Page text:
card
313

Rebecca Oppenheimer

OLogy Series
ologist
card
313

Rebecca Oppenheimer

OLogy Series
ologist

As a kid growing up in New York City, Rebecca Oppenheimer always wanted to study stars and planets. She never dreamed she would someday discover an entirely new kind of object. In 1995, she observed a small, dim object that was neither a planet nor a star. It is called a brown dwarf. This observation shows us that there are still things left to be discovered in the universe. Rebecca also studies faraway planets, and dying stars called white dwarfs.

Like stars and planets, brown dwarfs form in dense clouds of gas and dust. A brown dwarf is:

less massive than both stars and planets

more massive than both stars and planets

less massive than stars and more massive than planets

Are you right?

Correct!

Unlike a planet, a brown dwarf has enough mass to start nuclear fusion in its core. But since it has far less mass than a star, that nuclear fusion is very limited and can only last for millions of years. Most stars burn for billions of years.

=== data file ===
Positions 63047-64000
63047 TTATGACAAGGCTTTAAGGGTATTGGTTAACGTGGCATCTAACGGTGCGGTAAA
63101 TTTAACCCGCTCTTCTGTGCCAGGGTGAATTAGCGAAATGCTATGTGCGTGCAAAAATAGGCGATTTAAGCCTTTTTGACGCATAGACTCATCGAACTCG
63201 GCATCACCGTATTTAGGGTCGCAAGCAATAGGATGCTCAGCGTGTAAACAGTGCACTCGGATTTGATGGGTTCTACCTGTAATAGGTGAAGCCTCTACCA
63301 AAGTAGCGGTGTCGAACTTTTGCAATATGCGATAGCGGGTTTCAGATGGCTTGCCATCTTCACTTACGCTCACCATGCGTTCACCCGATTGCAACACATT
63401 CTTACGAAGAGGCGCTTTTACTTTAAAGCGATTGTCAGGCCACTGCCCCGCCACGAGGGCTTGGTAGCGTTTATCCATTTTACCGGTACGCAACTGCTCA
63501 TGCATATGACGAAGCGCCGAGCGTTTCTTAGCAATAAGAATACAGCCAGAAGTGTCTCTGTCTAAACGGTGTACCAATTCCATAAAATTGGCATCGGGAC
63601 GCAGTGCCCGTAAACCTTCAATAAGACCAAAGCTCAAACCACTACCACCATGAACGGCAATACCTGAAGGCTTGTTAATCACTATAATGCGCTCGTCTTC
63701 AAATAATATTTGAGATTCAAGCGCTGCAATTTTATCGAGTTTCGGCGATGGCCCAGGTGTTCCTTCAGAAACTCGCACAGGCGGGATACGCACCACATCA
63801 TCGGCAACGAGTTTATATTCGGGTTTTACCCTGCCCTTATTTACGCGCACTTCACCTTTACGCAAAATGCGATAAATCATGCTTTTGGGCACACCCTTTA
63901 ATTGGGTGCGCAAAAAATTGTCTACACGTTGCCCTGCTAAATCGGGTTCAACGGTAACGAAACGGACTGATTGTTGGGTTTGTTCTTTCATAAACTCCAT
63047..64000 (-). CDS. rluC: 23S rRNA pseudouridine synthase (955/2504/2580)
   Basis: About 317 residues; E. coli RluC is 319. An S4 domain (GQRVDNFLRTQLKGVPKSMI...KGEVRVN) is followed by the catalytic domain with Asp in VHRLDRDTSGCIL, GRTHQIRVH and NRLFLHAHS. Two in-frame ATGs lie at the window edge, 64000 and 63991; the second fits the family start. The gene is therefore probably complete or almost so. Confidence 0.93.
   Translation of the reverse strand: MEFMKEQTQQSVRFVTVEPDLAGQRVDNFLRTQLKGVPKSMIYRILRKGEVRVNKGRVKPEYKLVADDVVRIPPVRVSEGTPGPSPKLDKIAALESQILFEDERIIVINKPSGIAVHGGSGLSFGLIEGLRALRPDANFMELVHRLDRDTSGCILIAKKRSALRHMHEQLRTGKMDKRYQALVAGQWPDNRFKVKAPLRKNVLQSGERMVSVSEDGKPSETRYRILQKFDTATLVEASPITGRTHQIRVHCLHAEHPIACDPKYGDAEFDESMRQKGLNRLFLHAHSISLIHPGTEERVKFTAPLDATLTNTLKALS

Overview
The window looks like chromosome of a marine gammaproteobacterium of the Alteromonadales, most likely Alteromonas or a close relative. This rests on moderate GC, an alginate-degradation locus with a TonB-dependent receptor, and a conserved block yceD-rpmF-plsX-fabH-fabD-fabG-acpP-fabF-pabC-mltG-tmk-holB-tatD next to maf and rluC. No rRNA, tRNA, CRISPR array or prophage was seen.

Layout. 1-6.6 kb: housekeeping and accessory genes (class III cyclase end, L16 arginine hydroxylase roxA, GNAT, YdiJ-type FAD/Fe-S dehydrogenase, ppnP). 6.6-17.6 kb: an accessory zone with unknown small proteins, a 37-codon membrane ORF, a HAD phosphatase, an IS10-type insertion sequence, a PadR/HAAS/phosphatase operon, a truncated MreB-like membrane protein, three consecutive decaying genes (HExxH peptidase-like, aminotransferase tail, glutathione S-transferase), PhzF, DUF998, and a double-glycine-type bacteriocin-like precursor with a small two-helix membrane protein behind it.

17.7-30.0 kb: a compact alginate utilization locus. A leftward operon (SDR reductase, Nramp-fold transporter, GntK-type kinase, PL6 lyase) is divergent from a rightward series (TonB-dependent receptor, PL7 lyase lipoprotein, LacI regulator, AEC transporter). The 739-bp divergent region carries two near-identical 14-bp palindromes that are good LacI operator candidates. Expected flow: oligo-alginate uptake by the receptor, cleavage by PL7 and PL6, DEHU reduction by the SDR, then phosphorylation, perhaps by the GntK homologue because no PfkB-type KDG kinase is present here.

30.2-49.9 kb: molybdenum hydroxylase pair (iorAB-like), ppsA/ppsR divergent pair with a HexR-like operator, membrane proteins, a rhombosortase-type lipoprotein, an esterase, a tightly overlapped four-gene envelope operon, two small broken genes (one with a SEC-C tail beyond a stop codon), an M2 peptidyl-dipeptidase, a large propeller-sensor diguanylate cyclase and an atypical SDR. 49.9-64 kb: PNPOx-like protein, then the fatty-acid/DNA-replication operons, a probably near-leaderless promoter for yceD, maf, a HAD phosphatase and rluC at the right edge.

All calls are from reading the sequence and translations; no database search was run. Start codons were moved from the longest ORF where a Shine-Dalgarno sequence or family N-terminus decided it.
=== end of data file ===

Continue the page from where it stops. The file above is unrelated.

Rebecca studies planets that orbit stars other than the Sun. These planets are called:

exoplanets

interplanets

microplanets

Are you right?

Correct!

"Exo" means outside, so an exoplanet is a planet that orbits a star outside of our Solar System. As of 2009, over 350 exoplanets have been discovered!

Rebecca Oppenheimer

It was so exciting when we first discovered the brown dwarf. You feel like, wow, there's all this stuff out there and we just found something new! Astronomy is like that. There is so much more to be found.

Astrophysicists like Rebecca can determine what a distant object is made of from its light.

Fact
or
Fiction
?

Fact

This light reveals the object's temperature and chemistry. Astrophysicists use telescopes to capture different wavelengths of light, from visible light to X-rays and microwaves.

The universe contains many more stars like our Sun than brown dwarfs.

Fact
or
Fiction
?

Fiction

Scientists think that for every star like our Sun, there are hundreds of brown dwarfs.

Hometown: New York, NY
Job: Associate Curator & Prof. of Astrophysics
Education: PhD, California Institute of Tech.
Studies: brown dwarfs and exoplanets
Research Locations: Rebecca uses telescopes all over the world, in places like California, Hawaii, Chile, Japan, and the Canary Islands.
Cool Fact: Rebecca helps develop the Digital Universe, a large-scale, three-dimensional map that lets users "fly" through the universe.

Image credits: courtesy of AMNH / D. Finnin.